This Is Why Santa Flies: Our Christmas Road Trip

December 19, 2010 – For most of us, long gone are the days when the holiday road trip to see family was a mere song-filled jaunt over the river and through the woods. These days it's all black-topped, dotted-lined highways engineered by road planners to maximize highway hypnosis and minimize scenery, all while enabling speeds at which the slightest error of judgment will kill you and your family. For me and mine, it's a nine-hour risk from southern New Hampshire to western Maryland. For some perspective on that, we could almost drive the entire length of the United Kingdom in that time.

However, we've taken this journey many, many times in the past three years and are actually considering adopting most of the relevant highway system between the two regions. Watch for our signs. This time, we made the uncharacteristic decision to get up early enough to start the trip at 4:00 am.

So yesterday, while the sun was still hitting its snooze alarm, we left New England, which was still naked from lack of snowfall, to head south to an area that has already seen multiple inches of snow. As luck would have it, forecasters are finally calling for snow in our area of New England the day after we leave. Of course. That's what I get for being so hard on Frosty.

To keep me occupied and to transfer some of the boredom of the long trip to you guys, I decided to keep notes and post about it. Merry Christmas, everybody.

3:50 am: Pack Car. Badly.

3:55 am: Repack Car. Serviceably.

4:00 am: Me and my wife briefly try to figure out who gets first driving shift. She got the last speeding ticket. I fall asleep at the wheel even on short jaunts to the grocery store. Her rock beats my scissors.

4:05 am: GPS wants to know what route to set. We tell it anywhere but via New York City. It calls us wusses.

4:10 am (Don't worry. I start keeping longer increments soon): Surprised at how many people leave their Christmas lights on all night. Thankful for the Christmas send-off, though, since soon enough our only lights will be lighted highway signs.

4:15 am: The ache in my bones makes me suddenly realize that Santa must be getting too old to work the night shift. Make mental note that, when my kid gets old enough to find out it's not Santa putting the gifts under the tree, I’ll use that as the excuse and avoid the whole “I’ve been lying to you all these years” conversation.

4:17 am: Cross border into Massachusetts. Not the milestone it sounds. We’re right on the border, so we cross by accident just about every day.

4:50 am: Despite being straight-jacketed into a car seat and being woken at 3:30 in the morning, baby manages to be resourceful enough to find a large package of goldfish crackers, rip it open, and pour the entire contents into her car seat. It looks like a blast, and I make my second mental note of the trip to try that myself at some point. Meanwhile, I spend the next 15 minutes cleaning them up by shoveling them out the window like coal in a steam engine furnace.

5:10 am: Put on the cardboard snowflake glasses that I got at the Hershey Sweet Lights Show that makes all points of light turn into glowing snowflakes. Tollbooths and truck tail lights mesmerize me for the next half hour.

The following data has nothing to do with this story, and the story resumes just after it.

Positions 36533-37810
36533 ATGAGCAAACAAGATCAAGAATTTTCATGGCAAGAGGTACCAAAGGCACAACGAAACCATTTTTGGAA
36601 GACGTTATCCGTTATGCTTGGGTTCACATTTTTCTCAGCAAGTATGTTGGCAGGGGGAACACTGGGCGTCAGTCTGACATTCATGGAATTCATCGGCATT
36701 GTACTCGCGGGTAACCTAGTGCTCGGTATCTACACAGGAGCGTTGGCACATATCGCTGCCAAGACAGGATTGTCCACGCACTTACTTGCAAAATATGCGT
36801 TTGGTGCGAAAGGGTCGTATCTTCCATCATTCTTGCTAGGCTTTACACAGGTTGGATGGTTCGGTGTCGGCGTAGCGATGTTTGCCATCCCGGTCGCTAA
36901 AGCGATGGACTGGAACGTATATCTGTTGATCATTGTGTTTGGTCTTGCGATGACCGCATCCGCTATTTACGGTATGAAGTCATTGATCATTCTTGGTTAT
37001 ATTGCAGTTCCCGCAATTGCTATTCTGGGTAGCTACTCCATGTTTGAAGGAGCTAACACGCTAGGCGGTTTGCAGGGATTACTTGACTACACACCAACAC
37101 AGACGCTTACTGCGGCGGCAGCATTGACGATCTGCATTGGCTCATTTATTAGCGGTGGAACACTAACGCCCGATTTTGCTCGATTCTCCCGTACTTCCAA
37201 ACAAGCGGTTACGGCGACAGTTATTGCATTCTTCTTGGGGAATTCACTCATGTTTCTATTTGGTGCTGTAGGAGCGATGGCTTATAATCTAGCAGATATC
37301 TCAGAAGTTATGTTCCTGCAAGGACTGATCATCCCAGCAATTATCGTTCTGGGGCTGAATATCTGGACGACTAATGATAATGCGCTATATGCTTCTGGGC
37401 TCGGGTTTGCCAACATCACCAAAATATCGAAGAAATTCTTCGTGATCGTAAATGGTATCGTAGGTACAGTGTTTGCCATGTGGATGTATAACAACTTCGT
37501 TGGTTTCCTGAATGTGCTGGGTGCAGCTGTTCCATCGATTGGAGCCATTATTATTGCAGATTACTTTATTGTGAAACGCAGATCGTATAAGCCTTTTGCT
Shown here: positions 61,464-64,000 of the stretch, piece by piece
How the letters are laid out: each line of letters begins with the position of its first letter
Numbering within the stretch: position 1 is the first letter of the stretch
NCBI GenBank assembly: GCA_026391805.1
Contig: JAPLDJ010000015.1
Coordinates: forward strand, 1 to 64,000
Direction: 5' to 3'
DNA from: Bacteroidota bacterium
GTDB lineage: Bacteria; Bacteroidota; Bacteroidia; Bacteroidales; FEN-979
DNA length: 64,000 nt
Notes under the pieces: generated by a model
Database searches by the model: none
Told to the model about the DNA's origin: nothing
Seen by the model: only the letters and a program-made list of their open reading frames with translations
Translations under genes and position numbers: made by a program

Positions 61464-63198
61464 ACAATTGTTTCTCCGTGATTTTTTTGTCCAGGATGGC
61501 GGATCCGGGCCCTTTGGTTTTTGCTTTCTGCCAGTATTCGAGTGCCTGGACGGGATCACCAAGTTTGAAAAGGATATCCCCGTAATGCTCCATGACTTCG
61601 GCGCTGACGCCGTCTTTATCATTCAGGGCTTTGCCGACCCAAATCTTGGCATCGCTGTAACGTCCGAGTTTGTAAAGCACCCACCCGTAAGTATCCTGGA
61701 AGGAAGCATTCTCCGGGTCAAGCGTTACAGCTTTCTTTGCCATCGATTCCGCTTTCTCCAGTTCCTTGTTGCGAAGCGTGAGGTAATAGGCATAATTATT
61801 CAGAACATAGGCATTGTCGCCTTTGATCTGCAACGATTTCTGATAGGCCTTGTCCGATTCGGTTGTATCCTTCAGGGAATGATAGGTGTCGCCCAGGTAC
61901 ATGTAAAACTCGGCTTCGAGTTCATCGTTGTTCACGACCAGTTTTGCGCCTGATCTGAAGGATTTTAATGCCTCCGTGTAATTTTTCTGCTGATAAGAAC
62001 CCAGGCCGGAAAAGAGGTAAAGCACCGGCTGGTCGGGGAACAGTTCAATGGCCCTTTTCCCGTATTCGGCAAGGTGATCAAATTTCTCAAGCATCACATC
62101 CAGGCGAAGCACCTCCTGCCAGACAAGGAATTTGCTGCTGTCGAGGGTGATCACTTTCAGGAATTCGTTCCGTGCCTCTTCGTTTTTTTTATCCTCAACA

5:30 am: Can't get stupid Tom Cochrane out of head. Turn on Christmas music.

5:40 am: Connecticut welcomes us.

6:00 am: Discover that a triple-decker toadstool sandwich with arsenic sauce is starting to sound pretty good.

6:10 am: Stop at McDonald's. Close enough.

6:30 am: Fall asleep. Instead of dreaming of a white Christmas, I dream I’m living in Florida on a boat in somebody’s driveway while Alex P. Keaton’s ex-girlfriend yells at me from the front yard. Decide to cut back on watching Cougar Town episodes.

6:40 am: Dawn breaks. We pull over and fix it.

7:40 am: I awake and we find a parking lot to switch driving shifts. A starling murmuration dances mere feet away from us. For the millionth time, wish I believed in good omens.

7:50 am: Cross border into New York. Start seeing signs of past snowfall that continues the rest of the trip. Looks like the remnants of some grand party that we missed.

8:00 am: Tire of Christmas music. Pop in Leonard Cohen.

8:10 am: Briefly wonder what a Leonard Cohen Christmas album would sound like. Figure it would be sad and regretful enough to make God want to revoke the holiday out of pity.

8:45 am: Cross border into Pennsylvania. Realize this blog post will be boring if something doesn't happen soon. Decide to exaggerate.

9:00 am: Saw an old woman get hit-and-run by some kind of flying caribou.

9:30 am: Saw a logging truck with a station wagon driving underneath it.

10:00 am: Stop at a rest stop. Hit the vending machines.

10:15 am: Learn that road boredom is the one thing that two sticks of Twix can't fix.

11:30 am: Middle of a boring stretch where I try to take pictures from a car doing illegal highway speeds. 

12:00 pm: Arby's for lunch. Will avoid punch line in hope of future sponsorship.

12:15 pm: Cross border into Maryland. Always dug how medieval our state flag looks.

1:00 pm: Make it to my parents’ house. Try to do the math in my head, taking into account stops, but it doesn't work out. Math says we should still be in Pennsylvania somewhere. Give up. Greet family.

In the end, leaving at one of the hours that God ignores his creation made the trip feel like time travel somehow. Unfortunately, instead of using all the daylight we saved to spend time with family, we crashed and slept through most of the day, nullifying the whole point of a 4:00 am departure.


too bad we cant blink ourselves places like I dream of Jennie or shoot ourselve through tubes like drive in banks or better yet step into space crafts and zoom away like the Jetsons but I for one are glad you made the effort to drive to see family at Christmas

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